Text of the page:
Peter (Matthew Jeffers) is an alien in so many worlds based on how people see both his dwarfism and sexual identity as a gay man. Therefore, he avoids nearly everyone. But his neighbor Winona (Sarah Hay, The Mortuary Collection) pushes past that and asks him for a ride to Canada to meet up with the aliens that abducted her in her teens and go back home with them. The money she offers helps.

Director Juan Felipe Zuleta and writer Leland Frankel have put together a film that defies expectations. Sure, it’s a road trip where two mismatched people come together and learn from each other, yet it’s so good as works its way to its conclusion, with strange moments out of reality as Peter meets an alien cop or how he comes to understand Winona’s sex work career.

Neither character is presented as perfect and that’s what’s perfect about this movie. And the audio atmosphere created by Zuleta’s brother Sebastian gives this a sound all its own in the same way that the film looks like nothing else. Jeffers and Hay are such a perfect match as two people who should not be. I wish I had more time to spend with their characters, which is the mark of a great movie.

I had the opportunity to speak to director andco-writer Juan Felipe Zuleta and Sebastian Zuleta, who scored the film. It really added a lot to my enjoyment of this film.

B&S About Movies: One of the things that was really striking in youyr film was that there’s a lot of ways to look at aliens, whether it’s people that are outsiders within their culture because of their bodies or their choices. Was that intentional?

Juan Felipe Zuleta: Yes, absolutely. It’s funny that you say that because Sebastian and I are from born and raised in Colombia and we both had green cards for some time that had a number that identified us as aliens. Official aliens of the United States. (laughs)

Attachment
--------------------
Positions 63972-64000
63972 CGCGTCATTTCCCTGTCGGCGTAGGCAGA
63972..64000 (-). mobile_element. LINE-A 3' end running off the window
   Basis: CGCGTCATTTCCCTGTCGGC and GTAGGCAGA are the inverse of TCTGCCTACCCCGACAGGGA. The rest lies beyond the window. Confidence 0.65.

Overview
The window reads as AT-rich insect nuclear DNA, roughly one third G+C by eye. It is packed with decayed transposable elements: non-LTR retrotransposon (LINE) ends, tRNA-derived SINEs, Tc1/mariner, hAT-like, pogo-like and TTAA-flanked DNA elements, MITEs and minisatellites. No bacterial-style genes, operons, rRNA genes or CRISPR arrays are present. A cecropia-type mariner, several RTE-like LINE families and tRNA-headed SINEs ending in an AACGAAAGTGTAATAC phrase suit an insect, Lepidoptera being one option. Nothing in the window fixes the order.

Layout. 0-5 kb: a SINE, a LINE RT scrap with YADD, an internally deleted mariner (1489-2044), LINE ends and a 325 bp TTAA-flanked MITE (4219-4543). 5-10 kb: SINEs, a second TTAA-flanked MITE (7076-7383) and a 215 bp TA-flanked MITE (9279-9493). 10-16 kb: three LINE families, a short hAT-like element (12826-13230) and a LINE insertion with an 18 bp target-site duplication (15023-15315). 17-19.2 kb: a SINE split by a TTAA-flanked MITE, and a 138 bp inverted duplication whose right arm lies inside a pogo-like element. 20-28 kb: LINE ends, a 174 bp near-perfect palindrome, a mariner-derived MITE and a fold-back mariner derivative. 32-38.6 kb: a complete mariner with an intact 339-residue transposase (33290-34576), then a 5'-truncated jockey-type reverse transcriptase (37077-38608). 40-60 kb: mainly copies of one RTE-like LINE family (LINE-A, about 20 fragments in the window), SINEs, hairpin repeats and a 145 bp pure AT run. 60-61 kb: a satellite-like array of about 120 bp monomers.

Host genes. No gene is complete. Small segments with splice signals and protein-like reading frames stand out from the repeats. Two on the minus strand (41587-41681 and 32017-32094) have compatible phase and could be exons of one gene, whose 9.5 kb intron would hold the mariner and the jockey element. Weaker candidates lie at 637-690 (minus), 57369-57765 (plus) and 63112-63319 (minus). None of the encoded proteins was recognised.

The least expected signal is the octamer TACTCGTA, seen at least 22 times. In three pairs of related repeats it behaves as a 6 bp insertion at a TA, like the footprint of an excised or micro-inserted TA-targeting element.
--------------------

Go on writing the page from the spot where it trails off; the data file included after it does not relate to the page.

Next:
Since then, I’ve been incredibly interested in the word alien as away to categorize outsiders, misfits, people who don’t belong. People who are alien to a territory or a place and yet, there’s so many of them. Unidentified Objects is a about those aliens in the world, those on Earth and those out of Earth. It’s kind of like an exploration of that what that means.

B&S: There’s a real feeling of the other here. Some things are real or maybe not real. Like when the alien cop pulls them over, you wonder, did it happen?

Juan: That’s definitely a language that was initiated from the script. I wanted that ambiguity to reinforce the way we filmed it and also come through the music escape that my brother Sebastian created. It was the tone in general. I do feel I tend to love movies that have ambiguity and that manage to keep that tone throughout.

B&S: The music is perfect.

Sebastian Zuleta: It was all tailor made. The process was by far — I’ve worked with my brother on many, many projects since like his very first short film — and this is by far the best collaboration I’ve had with with with him. Just seeing him grow as a director, making a feature but also just the process. Since from the onset from when I got the script, I read it and I started already talking to my brother and brainstorming about sounds and where do we want to go. And then aliens!